Turkey to build 2 more nuclear power plants
Turkey will swiftly start preparations for second and third nuclear power plants, Turkish President Recep Tayyip Erdogan said Tuesday.
These will follow the country’s first nuclear power plant, Akkuyu, which is being built in the southern Mersin province.
"We are carrying out our studies considering the growing energy needs. We plan to commission the first unit of the Akkuyu Nuclear Power Plant (NPP) in 2023," Erdogan told an opening ceremony of power plants via video link from the capital Ankara.
"After Akkuyu Nuclear Power Plant, we will swiftly begin preparations for our second and third power plants," Daily Sabah cited the Turkish leader as saying.
Akkuyu is being built by Russia’s state nuclear energy firm Rosatom. The two countries signed a cooperation agreement in 2010 and began the construction in 2018. The initial unit of the plant is aimed to be completed by May 2023.
Erdogan and his Russian counterpart Vladimir Putin in March launched the construction of the plant’s third reactor, out of a total of four. The three remaining units are due to start operation by the end of 2026, at a rate of one per year to ultimately have a total installed capacity of 4,800 megawatts (MW).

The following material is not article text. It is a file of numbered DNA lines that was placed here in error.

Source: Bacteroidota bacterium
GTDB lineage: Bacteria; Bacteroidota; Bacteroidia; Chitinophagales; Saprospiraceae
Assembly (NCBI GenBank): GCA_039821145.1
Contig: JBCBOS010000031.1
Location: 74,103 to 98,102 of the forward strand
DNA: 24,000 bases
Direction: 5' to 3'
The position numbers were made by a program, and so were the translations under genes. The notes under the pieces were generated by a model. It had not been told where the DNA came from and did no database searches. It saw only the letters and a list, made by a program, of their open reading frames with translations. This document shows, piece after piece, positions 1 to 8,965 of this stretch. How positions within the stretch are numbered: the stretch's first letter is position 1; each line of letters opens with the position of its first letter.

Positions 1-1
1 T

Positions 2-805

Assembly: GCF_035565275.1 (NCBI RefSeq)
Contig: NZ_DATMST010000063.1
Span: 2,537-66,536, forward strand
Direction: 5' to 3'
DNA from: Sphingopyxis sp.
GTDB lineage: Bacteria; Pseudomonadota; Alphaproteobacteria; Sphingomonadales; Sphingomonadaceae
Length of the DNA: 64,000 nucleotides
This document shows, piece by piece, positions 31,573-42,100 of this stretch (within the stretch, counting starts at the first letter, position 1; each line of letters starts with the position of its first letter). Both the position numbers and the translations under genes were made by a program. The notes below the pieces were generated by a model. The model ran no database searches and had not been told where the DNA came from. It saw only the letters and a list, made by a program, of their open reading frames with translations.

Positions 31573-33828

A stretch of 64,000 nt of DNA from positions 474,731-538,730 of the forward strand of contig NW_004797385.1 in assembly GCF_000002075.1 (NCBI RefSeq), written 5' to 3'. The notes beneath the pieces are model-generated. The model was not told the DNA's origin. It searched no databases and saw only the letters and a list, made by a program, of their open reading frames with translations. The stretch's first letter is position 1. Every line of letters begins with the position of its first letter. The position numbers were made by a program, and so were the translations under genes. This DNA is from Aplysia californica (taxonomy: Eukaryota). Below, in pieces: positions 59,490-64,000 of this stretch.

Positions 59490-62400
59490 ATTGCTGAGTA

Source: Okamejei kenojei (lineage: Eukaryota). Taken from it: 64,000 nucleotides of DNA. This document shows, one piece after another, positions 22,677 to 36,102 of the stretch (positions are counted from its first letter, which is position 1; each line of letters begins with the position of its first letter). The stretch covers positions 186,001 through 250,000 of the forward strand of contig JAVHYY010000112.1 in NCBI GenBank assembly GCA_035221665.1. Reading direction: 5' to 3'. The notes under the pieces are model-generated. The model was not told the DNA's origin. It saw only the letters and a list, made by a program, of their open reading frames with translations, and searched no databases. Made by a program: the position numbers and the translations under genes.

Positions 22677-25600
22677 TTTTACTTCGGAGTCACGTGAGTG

The construction of the second unit started in June last year. The groundbreaking ceremony of the fourth reactor will take place next year. Once completed, the plant is expected to produce 35 billion kilowatt-hours (kWh) of electricity annually and will meet about 10% of domestic electricity needs. It will have an estimated service life of 60 years with an extension of another 20 years and will produce carbon-free energy around the clock.
Following a meeting with his Russian counterpart Vladimir Putin in September, Erdogan said Russia could also be involved in the construction of Turkey’s second and third nuclear power plants. "We spoke to Mr. Putin about building two more nuclear plants, besides Akkuyu. He agreed to work on the issue," Erdogan had said.
As a baseload plant, Akkuyu NPP will play a leading role in reducing dependence on imported energy resources, especially natural gas.
"It is impossible for those who have the slightest sensitivity in their hearts about the economic independence of Turkey and the well-being of the Turkish nation to oppose nuclear energy,” Erdogan said Tuesday. "We will look for ways to make more use of our renewable energy sources."
The total amount of investment in the plant is estimated to be around $20 billion. The giant project is expected to employ around 15,000 people during its peak construction period, and about 4,000 people during its operations.